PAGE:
Our Thoughts After Seeing ‘Minari’


Last Thursday, I was delighted to watch Minari at a private screening held at Dendy Newtown. The film had been taking the award season by storm, winning the Golden Globe for Best Foreign Film and becoming a favourite contender for the Oscars with six nominations – Best Picture, Director, Screenplay, Score, Actor and Supporting Actress!

Based on the director’s own experiences, Lee Isaac Chung’s Minari captures the story of a Korean migrant family as they assimilate into farm life in Arkansas, in the 1980s. What makes Minari unique is its authenticity in the portrayal of its characters and their lived experiences to which many migrants and children of migrants can resonate with.

Jacob, a father who wants to succeed and be able to provide for his family. Monica, a mum who is trying her best to keep her family together. A grandmother moving away from home country and everything she knows to stay connected with family. Anne, an older sister growing up to be the model child of the family, aware of her cultural differences and watching out for her brother. David, a young boy just at the beginning of his journey to understand his roots and his place in the world. These are the members of the Yi family, who despite being fictional characters feel real and familiar. We see the character’s idiocracies in people we grew up with, known and even ourselves.

A migrant’s success is often based on how well they integrate into society’s rules. Yuh Jung Youn’s portrayal of the Yi Family’s Grandmother represents those who do not fit into societal expectations. Jung’s character barely speaks English, swears and gambles, making her the opposite of how the grandmothers are expected to act in the American society of the time. Meanwhile, parents Jacob and Monica are trying to acclimatise to their Arkansas life. They have anglicised their Korean names, learnt English and attend a local church to build connections in the community. Regardless of their efforts to embrace America, their hearts are still deeply connected to their home country through cravings for cultural foods, seeking fellow Korean-Americans for business opportunities and in how they raise their children.

Whether it walks away winning all six Oscars or none, Minari is a masterpiece of film that depicts the rawness of the migrant experience. It is a tale of resilience, love and discovery with a bit of something the whole family can relate to.


Lee Isaac Chung has Korean heritage and Minari is based on his experiences, so as a Hong Kong-born Chinese-Australian, it’s important to respect the uniqueness of Chung’s story. But even so, I found myself resonating with so much of what I saw on screen.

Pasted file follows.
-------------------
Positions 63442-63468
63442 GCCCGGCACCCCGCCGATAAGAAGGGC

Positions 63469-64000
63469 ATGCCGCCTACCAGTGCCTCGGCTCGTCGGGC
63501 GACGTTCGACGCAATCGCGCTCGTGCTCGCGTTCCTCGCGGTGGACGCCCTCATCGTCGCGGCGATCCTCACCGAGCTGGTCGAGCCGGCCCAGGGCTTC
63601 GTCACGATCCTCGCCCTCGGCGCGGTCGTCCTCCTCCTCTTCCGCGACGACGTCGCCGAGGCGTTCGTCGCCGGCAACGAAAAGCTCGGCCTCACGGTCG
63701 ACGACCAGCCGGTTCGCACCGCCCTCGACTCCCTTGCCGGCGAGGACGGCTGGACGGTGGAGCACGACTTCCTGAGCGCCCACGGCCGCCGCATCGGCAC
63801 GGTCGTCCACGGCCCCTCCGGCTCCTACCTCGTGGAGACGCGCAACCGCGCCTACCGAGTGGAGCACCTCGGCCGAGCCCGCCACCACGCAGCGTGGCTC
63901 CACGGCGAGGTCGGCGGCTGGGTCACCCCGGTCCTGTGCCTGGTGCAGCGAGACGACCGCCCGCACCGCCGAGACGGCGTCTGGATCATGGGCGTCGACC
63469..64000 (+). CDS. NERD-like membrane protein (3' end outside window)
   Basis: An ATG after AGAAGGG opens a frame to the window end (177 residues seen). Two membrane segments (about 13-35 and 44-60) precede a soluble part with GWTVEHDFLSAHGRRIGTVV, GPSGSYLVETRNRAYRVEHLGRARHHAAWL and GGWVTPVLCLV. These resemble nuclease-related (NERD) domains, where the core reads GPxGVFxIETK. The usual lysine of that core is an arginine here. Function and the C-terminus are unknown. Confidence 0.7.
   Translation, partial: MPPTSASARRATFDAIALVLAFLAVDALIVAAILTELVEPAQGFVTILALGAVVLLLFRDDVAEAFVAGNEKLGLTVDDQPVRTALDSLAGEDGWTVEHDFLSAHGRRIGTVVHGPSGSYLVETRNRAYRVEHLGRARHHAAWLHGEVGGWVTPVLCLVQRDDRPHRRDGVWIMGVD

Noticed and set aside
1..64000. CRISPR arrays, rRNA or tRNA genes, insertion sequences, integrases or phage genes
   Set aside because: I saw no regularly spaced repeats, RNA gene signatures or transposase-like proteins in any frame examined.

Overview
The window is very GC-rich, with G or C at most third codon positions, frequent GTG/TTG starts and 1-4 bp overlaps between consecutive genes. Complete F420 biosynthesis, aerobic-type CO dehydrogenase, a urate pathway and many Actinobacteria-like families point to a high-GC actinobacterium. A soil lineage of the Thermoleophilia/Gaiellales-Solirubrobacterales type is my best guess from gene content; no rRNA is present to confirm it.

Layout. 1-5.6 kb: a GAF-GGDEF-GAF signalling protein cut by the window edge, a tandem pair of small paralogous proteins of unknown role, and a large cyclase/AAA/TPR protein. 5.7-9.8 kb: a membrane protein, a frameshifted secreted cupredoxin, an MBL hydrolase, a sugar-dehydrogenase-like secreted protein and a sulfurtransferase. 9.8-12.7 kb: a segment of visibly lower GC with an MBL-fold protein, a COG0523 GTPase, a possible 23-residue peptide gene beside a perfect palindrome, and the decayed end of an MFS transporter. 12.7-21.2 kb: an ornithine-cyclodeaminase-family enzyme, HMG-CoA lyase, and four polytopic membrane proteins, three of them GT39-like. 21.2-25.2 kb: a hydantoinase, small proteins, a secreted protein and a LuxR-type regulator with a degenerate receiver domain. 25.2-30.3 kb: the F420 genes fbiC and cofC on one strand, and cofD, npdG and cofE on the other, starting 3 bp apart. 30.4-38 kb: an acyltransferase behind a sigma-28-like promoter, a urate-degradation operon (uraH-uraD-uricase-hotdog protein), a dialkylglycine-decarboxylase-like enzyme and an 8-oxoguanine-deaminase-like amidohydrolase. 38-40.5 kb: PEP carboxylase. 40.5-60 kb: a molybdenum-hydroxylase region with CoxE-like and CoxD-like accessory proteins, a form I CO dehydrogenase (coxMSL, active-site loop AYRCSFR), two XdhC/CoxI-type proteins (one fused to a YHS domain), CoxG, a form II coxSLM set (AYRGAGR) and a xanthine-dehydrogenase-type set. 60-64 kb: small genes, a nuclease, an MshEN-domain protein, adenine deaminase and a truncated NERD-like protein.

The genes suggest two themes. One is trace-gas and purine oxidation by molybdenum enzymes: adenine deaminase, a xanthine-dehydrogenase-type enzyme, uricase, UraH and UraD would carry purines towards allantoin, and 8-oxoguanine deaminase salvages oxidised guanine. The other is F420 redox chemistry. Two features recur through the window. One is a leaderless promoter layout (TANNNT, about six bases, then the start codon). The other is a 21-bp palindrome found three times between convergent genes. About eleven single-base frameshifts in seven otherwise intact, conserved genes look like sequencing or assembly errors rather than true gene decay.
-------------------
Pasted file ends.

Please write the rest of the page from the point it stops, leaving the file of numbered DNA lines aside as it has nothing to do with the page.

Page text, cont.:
The perfectly understated performances of Steven Yuen and Han Ye-Ri as Jacob and Monica reminded me of a familiar trope: the emotionally distant or cold immigrant parents. However, in Minari, this emotional restraint is contextualised because so much of the movie follows their struggles: the stress of managing David and Soon-Yi’s health problems, the difficulties of running a farm, the strained marriage – all compounded by a lack of community and cultural familiarity with the Western world. It’s easy to see why they keep such a stoic face to others, because they have to – how else could they handle such responsibility? In contrast there’s the wonderfully endearing nature of David and Soon-Yi’s relationship – the two have the largest age, cultural, and language gaps out of anyone in the movie, yet there’s no restraint to their interactions. They swear at and prank each other, sometimes to the extreme: David deceives her into drinking his pee and she easily forgives him.

I think there are some interesting lessons from this: firstly, the cultural and language barriers that we may perceive as integral to connecting with our family are important but not as necessary as they may seem, as David and Soon-yi’s relationship shows. Secondly, juxtaposing the relationships like this highlight how they each play a role in the overall story. David and Soon-yi are only afforded the freedom to bond because Jacob and Monica take the burden of family responsibility away from them. I’ve certainly been guilty of comparing to others and lamenting my own family struggles. But through the power of storytelling, Chung spotlights the struggles behind Jacob and Monica’s strained facades, and in the process helps us all reflect on our experiences.

Then there’s the sheer screen time Chung devotes to showing the family in their regular lives – long slow-motion shots of the family out on the farm or doing day-to-day tasks at home. When it’s so rare to see Asian-Australian, or even Asian-American faces on film, it serves more purpose than just developing the story. Chung isn’t just showing us ordinary life for the sake of it, he’s luxuriating in it and acknowledging its significance, because these are the simple moments that help to normalise Asian-Americans and by extension, Asians Between Cultures, in Western media.

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